22 Surviving Violence and Trafficking

them. Agnes could not refuse his request because she knew that they were still married and she also pitied her children who had been longing for their father. But the violence resumed. It was the verbal abuse that affected her more this time. he called her good for nothing and dependent on him, forgetting that when he had abandoned them, she was the one who had kept the family going. When she could no longer endure the violence, she left home for two years. But when she learned that nobody was caring for the children, she decided to endure the abuse for their sake and came back. This time, she felt better equipped to deal with the violence. She asked the help of the barangay twice when she was beaten. She secured a medico-legal certificate and her husband was jailed for three days. She told him to leave the house but until now he still lives there because he’s already 66 years old and has nowhere to go, no woman would take him anymore. Agnes goes to BUKLOD every time she feels the need for support. At least she has a safe house she can run to. She feels that her knowledge of R.A. 9262 is protecting her from being battered again.

Marta
Marta is 31 years old and was originally from Samar. She works in a bar to support her two children, her mother and two siblings. She experienced violence from her two live-in partners. Her first partner was an extremely jealous man who suspected her of having an affair. Even when she was pregnant with their first child, he continued to mistrust her. he was violent during her pregnancy and even when she had just given birth. his jealousy made her decide to end their relationship. She thought she would have a better life with her second partner, but she experienced worse violence. he also battered her when she was pregnant. he would punch her and hit her with anything he could grab. he would manhandle her and thrash her. One day he arrived home drunk while she was nursing their baby and began punching her. For fear that he would hit their daughter, she threw her on the bed. Fortunately, there were a lot of pillows and the baby was unhurt. She left her partner after he went to sleep and stayed with her mother. But the next day, he followed her and threatened to kill the baby if she did not return to their house. She suffered a worse beating a month after she gave birth to their second child. BUKLOD assisted her in securing a medico-legal certificate and a BPO and in filing a case. The BPO saved her from further physical violence, but then he began stalking her. he threatened to kill her if he ever saw her with another man. Alternately, he would plead with her to withdraw the case for the sake of their child, and one day she did. She said she would do it but she would not live with him anymore. he then asked her to visit him so he could see their child. At first she agreed but when he started forcing himself on her, she rarely visits him anymore. he threatens to go to the bar and make a scene if she does not visit him. he forces her into the tricycle he is riding if he sees her walking outside the bar. She wants to reopen her case to stop him from making her life difficult. Unfortunately, she has no time to go to the police station. She goes to the bar at 7 in the evening (so she can get some sleep before working) and leaves at 4 in the morning, doing the marketing on her way home. She gets even less sleep if her children have school activities she has to attend. She is physically separated from her partner but the violence continues.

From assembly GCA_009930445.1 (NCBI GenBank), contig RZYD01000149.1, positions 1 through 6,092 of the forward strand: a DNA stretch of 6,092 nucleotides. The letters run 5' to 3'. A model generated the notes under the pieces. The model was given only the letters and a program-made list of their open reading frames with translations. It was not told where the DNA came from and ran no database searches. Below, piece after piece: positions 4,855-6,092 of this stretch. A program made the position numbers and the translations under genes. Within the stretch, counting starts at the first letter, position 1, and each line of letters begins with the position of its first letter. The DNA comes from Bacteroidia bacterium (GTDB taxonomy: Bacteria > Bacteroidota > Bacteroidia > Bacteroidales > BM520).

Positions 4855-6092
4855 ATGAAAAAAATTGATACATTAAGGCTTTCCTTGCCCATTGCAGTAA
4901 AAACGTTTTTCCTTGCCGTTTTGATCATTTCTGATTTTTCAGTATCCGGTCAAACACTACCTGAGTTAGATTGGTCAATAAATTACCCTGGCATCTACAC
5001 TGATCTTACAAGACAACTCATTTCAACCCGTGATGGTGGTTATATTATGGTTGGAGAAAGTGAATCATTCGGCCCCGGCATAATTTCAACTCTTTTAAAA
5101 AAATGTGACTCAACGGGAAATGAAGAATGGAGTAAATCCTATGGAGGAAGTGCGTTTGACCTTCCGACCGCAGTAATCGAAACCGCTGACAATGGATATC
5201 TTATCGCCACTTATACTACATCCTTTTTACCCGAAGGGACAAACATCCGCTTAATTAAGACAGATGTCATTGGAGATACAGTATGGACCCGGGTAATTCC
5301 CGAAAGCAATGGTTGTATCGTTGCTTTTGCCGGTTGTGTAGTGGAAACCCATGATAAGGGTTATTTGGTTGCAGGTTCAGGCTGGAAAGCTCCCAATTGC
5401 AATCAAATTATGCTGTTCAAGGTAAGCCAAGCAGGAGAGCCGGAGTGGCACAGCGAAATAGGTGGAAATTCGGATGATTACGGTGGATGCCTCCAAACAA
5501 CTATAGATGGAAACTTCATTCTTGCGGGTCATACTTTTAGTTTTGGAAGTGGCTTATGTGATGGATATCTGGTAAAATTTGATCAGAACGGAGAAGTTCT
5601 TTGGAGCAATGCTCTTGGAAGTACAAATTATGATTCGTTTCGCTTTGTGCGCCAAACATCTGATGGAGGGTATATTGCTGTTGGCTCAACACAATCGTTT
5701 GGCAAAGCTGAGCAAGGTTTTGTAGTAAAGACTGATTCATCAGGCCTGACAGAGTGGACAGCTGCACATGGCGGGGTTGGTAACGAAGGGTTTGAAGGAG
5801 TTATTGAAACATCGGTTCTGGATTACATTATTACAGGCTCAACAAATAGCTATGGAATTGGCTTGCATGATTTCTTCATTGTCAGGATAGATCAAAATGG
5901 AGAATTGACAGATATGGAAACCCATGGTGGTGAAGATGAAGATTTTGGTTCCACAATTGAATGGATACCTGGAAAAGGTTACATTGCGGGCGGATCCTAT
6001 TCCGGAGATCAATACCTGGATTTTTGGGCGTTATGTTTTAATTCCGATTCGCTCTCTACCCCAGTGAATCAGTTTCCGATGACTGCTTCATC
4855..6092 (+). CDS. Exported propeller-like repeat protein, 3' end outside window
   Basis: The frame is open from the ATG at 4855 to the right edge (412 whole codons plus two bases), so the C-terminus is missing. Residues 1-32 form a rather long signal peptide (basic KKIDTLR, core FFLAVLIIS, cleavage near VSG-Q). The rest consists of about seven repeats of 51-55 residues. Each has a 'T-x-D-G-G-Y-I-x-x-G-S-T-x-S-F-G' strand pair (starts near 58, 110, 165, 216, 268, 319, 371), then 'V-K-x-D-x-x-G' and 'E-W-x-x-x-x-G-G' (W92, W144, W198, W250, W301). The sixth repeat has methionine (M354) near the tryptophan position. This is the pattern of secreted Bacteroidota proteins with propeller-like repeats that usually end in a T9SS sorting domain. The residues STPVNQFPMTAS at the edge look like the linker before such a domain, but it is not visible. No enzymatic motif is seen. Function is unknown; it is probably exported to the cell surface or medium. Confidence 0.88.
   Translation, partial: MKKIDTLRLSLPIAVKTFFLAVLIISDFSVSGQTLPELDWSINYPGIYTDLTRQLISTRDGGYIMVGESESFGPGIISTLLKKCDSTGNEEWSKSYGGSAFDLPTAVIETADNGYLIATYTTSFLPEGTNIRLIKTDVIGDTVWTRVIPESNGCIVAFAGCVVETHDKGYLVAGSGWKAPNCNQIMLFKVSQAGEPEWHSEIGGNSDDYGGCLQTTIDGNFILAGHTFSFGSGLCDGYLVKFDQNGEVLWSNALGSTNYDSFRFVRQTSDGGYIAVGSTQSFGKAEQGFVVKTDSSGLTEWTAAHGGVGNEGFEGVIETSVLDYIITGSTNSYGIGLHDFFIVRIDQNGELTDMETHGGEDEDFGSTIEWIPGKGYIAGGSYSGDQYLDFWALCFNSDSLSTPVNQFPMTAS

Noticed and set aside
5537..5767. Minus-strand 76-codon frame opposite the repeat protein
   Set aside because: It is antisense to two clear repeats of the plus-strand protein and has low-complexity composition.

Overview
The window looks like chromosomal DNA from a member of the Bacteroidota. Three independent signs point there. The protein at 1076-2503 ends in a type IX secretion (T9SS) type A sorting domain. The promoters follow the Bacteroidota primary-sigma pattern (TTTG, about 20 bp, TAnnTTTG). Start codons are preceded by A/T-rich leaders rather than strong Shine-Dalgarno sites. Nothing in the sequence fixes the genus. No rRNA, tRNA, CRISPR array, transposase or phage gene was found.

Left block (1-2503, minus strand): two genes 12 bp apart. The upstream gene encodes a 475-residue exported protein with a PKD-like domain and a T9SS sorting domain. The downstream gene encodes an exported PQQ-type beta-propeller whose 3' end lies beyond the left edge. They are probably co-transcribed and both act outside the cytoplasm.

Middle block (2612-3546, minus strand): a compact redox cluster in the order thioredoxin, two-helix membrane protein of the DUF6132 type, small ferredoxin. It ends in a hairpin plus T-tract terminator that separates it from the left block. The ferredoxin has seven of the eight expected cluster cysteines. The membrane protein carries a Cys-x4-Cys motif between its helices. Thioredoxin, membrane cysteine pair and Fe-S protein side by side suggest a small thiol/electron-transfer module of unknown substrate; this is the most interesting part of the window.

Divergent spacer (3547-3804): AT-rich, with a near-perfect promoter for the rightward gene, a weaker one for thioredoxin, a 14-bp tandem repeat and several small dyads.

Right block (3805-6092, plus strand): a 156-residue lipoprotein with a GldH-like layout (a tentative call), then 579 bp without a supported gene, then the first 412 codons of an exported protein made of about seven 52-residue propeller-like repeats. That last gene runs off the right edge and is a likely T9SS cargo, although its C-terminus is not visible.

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Elena